If the U.S.’s dysfunctional and baffling immigration laws were a bemusement park, one of the scariest rides would be that tottering roller-coaster, “Worksite Enforcement.” The ride is rickety and showing its age (having been constructed long ago through the enactment of the Immigration Reform and Control Act of 1986 [IRCA]). This law — like every good ride — was designed from the outset to push, pull and contort riders in opposing, vertiginous directions, prompting all to become excited and some to heave, as they continuously revolve around the Form I-9 (Employment Eligibility Verification).
The ride propels millions of U.S. employers and innumerable new hires in a circular journey during the first three days of the new employment relationship. Employers on the ride are pushed by one group of carneys (the Homeland Security Investigations [HSI] of U.S. Immigration and Customs Enforcement [ICE], and U.S. Citizenship and Immigration Services [USCIS] in the Department of Homeland Security [DHS]) to confirm that all new hires and current employees with expiring work permission are okay to work in the United States. These carneys frighten employers on the ride by fining and sometimes criminally prosecuting those who know or should know that persons they employ lack work permission.
At the same time, other carneys (the Immigrant and Employee Rights [IER] Section of the Department of Justice [DOJ]) pull employers on the ride in the opposite direction — away from the temptation to discriminate against workers on the basis of citizenship status or national origin, or to engage in other unlawful practices.
Employees, prospective and current, must also spin on the I-9 unmerry-go-round. Without the employer’s help or suggestion, workers must choose the original forms of ID from the dizzying I-9 Lists of Acceptable Documents to present to the employer in order to prove personal identity and the right to work.
No bemusement park would be complete without a haunted house — and I-9 Land does not disappoint. It features a stomach-churning trolley ride known as the Social-Security Administration (SSA) No-Match Notice for employers who are dared or goaded to enter. Last March, SSA pulled the canvas off this ride (having allowed it to go dark for several years after a history of complaints from far and wide).
Like every good haunted house, SSA starts the No-Match trolley with a surprise — a seemingly innocuous notice that alerts employers of a curious discrepancy. SSA records, the agency notice states, contain data fields that are inexplicably different from the same information reported by the employer to the Internal Revenue Service (IRS). The notice to employers states:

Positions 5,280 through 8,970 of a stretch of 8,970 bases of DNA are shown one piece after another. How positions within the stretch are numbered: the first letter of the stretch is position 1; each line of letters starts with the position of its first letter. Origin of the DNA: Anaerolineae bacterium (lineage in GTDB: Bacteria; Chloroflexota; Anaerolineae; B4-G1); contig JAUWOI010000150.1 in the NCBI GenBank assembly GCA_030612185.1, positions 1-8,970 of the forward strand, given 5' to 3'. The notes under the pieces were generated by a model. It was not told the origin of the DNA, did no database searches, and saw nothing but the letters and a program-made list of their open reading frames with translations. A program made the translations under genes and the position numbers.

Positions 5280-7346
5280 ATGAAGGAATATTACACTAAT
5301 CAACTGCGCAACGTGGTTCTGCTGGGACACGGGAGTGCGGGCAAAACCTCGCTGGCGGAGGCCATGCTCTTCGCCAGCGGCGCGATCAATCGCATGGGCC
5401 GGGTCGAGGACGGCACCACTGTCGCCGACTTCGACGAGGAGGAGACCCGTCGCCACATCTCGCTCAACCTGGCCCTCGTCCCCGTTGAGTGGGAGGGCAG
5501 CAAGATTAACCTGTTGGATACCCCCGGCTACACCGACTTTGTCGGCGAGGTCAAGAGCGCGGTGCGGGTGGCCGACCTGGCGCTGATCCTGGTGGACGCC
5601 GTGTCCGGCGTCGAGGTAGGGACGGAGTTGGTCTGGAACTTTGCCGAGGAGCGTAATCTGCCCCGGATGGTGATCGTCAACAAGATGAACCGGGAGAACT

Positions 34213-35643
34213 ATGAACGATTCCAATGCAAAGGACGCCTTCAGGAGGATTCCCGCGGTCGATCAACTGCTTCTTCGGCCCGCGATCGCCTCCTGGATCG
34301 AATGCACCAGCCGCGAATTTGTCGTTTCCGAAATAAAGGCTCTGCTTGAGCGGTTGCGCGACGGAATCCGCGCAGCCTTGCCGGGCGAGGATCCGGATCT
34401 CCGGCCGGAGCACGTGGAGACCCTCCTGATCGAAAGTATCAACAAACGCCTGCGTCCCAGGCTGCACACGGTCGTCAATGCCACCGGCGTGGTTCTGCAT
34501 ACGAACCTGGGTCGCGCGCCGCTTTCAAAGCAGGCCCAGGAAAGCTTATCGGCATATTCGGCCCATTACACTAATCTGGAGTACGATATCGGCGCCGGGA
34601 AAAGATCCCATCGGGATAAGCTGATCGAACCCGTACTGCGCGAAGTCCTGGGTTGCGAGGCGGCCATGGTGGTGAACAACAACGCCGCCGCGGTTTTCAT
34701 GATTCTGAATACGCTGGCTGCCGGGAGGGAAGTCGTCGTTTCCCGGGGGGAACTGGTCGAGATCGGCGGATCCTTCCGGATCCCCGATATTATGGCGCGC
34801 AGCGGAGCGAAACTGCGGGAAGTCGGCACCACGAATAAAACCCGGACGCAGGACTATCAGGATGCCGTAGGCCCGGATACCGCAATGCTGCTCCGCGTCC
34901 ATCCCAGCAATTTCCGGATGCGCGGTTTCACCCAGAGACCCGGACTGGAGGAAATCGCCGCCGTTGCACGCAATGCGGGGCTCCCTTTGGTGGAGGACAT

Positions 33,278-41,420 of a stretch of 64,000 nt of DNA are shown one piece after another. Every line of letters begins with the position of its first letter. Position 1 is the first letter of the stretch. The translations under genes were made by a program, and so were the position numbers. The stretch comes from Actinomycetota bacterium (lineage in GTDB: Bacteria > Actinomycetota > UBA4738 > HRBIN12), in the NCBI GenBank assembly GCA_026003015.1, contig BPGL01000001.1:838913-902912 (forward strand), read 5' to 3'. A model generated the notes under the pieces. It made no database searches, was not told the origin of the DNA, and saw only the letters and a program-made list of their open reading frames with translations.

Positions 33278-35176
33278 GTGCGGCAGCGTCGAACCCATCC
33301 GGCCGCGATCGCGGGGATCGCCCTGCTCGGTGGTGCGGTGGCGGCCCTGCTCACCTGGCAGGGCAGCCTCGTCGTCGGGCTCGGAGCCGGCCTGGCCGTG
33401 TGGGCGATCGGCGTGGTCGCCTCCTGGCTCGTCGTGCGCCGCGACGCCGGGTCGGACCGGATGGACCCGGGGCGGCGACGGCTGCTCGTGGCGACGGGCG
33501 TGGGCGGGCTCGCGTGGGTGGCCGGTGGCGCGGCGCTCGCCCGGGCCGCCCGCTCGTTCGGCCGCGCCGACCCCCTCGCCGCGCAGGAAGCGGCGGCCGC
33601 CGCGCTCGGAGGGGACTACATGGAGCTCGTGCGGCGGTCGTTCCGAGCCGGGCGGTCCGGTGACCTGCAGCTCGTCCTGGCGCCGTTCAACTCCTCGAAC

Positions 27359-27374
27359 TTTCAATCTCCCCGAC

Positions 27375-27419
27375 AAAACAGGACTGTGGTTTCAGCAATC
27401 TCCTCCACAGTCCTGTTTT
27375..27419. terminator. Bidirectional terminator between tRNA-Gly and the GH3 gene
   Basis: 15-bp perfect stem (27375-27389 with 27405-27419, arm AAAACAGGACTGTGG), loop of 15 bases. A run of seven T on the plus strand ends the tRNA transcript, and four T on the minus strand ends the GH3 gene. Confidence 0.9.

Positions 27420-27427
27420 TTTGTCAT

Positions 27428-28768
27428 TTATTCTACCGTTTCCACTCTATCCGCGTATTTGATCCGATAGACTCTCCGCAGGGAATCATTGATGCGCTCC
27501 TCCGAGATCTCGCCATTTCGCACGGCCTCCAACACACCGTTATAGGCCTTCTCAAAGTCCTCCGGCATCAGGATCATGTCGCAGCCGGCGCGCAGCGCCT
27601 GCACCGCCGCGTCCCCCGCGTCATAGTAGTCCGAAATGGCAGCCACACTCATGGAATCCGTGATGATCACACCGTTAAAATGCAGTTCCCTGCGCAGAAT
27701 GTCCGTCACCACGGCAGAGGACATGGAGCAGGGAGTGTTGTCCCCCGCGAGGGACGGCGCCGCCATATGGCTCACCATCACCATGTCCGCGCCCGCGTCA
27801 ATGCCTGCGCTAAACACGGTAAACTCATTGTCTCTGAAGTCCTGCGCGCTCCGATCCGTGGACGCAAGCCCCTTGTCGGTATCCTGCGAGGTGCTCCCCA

You reported X# employee names and Social Security numbers (SSN) on the Wage and Tax Statements (Forms W-2) for tax year xxxx that do not match our records. We need corrected information from you so that we can reconcile employer wage reports and credit your employees’ earnings to their Social Security records. It is important because these records can determine if someone is entitled to Social Security retirement, disability, and survivors benefits, and how much he or she can receive. If the information you report to us is incorrect, your employee may not get benefits he or she is due. There are a number of reasons why reported names and SSNs may not agree with our records, such as typographical error. (Bolding in original)
Witting or not, SSA lulls credulous employers into believing that this is an important but merely ministerial paperwork matter requiring simple correction:
IMPORTANT: This letter does not imply that you or your employee intentionally gave the government wrong information about the employee’s name or SSN. This letter does not address your employee’s work authorization or immigration status.
You should not use this letter to take any adverse action against an employee, such as laying off, suspending, firing, or discriminating against that individual, just because his or her SSN or name does not match our records. Any of those actions could, in fact, violate State or Federal law and subject you to legal consequences. (Bolding in original)
SSA also helpfully (in the sense of the adage, “I’m from the government, and I’m here to help you”) offers dupable employers a sample notice to employees with discrepant payroll records, which soothingly reports:
According to Social Security, the information above does not match Social Security’s records. You should:
- Check to see if the information above matches the name and Social Security Number on your social security card. If it does not match, please provide me with the exact information as it is shown on your Social Security card.
- If the information above matches your card, please check with any local Social Security office to resolve the issue. Once resolved, please inform me of any changes. Go to www.ssa.gov or call 1-800-772- 1213 to find the office nearest you.
NOTE: This notice does not imply that you intentionally provided incorrect information about your name or Social Security Number, nor does this adversely affect your employment.
The No-Match ride quickly torments unsuspecting employers who follow this advice. No-Match notice recipients are in for a shock for there are terrors just around the bend: A huge population of undocumented individuals in the U.S. workforce, estimated at about 7 million, the ready availability of fraudulent documents of identity and employment eligibility, the plague of identity theft, and the prevalence of imposters assuming the identities of actual U.S. citizens and green card holders, and the imminent 2020 deadline on Real ID driver’s licenses,.
Hapless employers on the No-Match ride, especially those in industries with historically high levels of unauthorized employment (such as hospitality, manufacturing, agriculture, food service), will soon discover that the SSA discrepancies — once brought to the attention of affected employees — are not satisfactorily or favorably resolved.